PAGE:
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The Wild Rose (2011)

The Wild Rose (2011)

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4.01 of 5 Votes: 4
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1401301045 (ISBN13: 9781401301040)

About book The Wild Rose (2011)

Jennifer Donnelly's first part, "The Tea Rose" was the one I really enjoyed. Both Part II and III are good, but nothing exceptional.The story is dragging in parts. I could not decide if I like the charactrs or not. I could not even identify myself with any of them.The whole subject of the German spy got a bit confusing at the end, and did not make sense. It felt orchestrated - creating a move to bring the story to a happy ending. I cannot even say that this is a quick relaxing read, since this is an extensive story.I finished it, because I wanted to know whether I guessed the right ending or not. Wow...that ending is I am still mind boggled. I need a few hours, or days, to gather my thoughts.Update:Although the information on the issue in the Middle East during the early 20th century was a bit bias, I still found the immense detail included to be extremely entertaining and intriguing. This historical fiction centers around the events prior, during, and after World War 1, and all the while the author was able to captivate readers with the characters and their struggles, and the way they were so beautifully created made them that much more realistic. A reader knows that they're holding a great book when they find themselves feeling raw and utter pain for a fictional character, when sometimes they themselves fail to feel that pain for an actual living that is genuine writing. The one character who caught my eye from the very first page was Max von Brandt, and he is one of the very reasons I couldnt put the book down. He also happens to be the reason why I gave this book a five star rating instead of four. I cant remember the last time I was introduced to a character that tangled me up so tightly in my own web of assumptions and opinions of him. He is the epitome of complexity, and he left me in awe. The way the author chose the end the book was a rather refreshing slap in the face, and that is an oxymoron I would have never imagined myself using before I read this book. On a different note, I have to comment on the entire idea of the British capturing Damascus with the sole intent to "free" Arabia. That is one reoccuring phrase that aggravated me, and I realize that the author wrote this in regards to the way the British viewed the matter at the time, but I just wanted to clear air for anyone who read, or is intending to read this novel: Donnelly mentioned in the book that the British dont want to control Arabia, they just want to have an influence in it. I found this statement extremely contradicting, due to the fact that after the first Warld War ended, the British Mandate was created, giving the British control over all of Palestine, all the way to 1948, when they handed Palestine over to the Zionists, an action which can only be done by a country that is, indeed, CONTROLLING, (not influencing), the Middle East. The Middle East was not saved in the results of World War 1, rather it has been set up for destruction.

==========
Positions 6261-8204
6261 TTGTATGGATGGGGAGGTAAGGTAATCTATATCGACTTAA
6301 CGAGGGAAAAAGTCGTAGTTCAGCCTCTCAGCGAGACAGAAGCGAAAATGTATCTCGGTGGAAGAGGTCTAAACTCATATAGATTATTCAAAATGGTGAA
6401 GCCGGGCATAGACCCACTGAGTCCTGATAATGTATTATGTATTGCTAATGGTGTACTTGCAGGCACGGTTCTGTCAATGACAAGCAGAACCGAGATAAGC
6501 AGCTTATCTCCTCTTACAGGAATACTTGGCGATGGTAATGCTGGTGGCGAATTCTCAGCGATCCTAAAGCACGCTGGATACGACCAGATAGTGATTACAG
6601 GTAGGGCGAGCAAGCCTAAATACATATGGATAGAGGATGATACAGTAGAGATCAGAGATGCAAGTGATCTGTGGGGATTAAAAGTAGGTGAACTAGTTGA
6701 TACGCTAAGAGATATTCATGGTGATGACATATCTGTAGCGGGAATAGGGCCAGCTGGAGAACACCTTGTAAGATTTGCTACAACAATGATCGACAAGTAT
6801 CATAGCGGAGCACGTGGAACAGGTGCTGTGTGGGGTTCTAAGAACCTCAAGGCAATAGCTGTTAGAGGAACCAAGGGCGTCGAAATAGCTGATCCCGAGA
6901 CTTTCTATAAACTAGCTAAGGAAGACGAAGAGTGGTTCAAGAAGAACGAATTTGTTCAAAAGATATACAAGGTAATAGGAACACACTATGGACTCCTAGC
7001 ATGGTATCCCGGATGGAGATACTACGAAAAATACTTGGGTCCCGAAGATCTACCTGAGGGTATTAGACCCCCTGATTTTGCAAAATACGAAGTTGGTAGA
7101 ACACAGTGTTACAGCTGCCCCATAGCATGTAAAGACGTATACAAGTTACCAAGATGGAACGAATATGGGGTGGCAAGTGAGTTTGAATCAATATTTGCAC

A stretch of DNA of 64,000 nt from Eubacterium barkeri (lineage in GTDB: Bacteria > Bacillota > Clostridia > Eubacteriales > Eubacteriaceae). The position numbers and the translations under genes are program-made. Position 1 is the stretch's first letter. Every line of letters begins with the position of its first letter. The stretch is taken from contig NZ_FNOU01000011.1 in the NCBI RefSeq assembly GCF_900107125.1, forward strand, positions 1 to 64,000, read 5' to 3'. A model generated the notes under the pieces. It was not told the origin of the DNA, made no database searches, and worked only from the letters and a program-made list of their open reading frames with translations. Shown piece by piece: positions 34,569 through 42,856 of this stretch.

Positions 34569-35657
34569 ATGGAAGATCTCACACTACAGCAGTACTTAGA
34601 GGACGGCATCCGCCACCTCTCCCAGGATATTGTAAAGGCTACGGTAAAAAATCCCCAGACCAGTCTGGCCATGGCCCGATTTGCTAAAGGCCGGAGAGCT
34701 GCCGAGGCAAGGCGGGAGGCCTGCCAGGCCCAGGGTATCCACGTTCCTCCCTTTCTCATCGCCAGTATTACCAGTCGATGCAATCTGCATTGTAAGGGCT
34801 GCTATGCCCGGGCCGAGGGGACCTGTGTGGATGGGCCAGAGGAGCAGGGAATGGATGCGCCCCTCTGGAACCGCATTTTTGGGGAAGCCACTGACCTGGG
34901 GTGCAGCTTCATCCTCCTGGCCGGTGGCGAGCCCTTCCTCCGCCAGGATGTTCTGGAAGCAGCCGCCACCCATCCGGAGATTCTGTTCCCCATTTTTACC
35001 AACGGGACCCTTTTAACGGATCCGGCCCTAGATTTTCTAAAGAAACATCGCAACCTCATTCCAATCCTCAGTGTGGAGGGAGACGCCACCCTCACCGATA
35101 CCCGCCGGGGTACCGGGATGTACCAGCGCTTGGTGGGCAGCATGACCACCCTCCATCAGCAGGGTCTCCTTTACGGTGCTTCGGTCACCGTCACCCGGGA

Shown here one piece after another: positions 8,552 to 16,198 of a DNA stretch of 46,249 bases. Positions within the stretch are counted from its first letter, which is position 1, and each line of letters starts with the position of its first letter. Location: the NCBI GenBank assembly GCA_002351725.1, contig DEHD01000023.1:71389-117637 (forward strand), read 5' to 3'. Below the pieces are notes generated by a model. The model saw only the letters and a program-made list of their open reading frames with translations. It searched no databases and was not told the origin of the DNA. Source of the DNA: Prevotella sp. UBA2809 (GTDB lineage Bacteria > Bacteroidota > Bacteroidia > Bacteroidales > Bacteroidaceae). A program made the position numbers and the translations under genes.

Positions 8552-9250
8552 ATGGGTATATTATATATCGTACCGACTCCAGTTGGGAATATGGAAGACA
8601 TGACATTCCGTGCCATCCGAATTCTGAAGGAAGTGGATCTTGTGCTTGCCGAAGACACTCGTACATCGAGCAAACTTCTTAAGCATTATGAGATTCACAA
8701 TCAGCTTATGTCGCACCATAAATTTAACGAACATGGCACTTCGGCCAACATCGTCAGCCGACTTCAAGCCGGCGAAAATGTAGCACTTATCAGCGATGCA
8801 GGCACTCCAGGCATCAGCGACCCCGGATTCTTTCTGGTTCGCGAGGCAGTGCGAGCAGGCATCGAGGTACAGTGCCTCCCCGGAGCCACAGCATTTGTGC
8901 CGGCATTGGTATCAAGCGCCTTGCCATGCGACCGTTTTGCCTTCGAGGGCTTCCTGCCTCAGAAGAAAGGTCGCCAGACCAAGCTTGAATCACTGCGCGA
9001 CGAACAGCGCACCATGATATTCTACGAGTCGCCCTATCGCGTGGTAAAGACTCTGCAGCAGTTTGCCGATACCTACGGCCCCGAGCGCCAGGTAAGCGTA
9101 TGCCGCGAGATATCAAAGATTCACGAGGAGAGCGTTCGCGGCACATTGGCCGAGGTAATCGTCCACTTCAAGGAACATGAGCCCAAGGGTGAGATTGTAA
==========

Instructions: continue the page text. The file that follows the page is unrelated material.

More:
Do You like book The Wild Rose (2011)?

Really enjoyed this trilogy! The Tea Rose, The Winter Rose, and the Wild Rose

Loved this series, but this one was my least favorite

Predictable, but still a great story.

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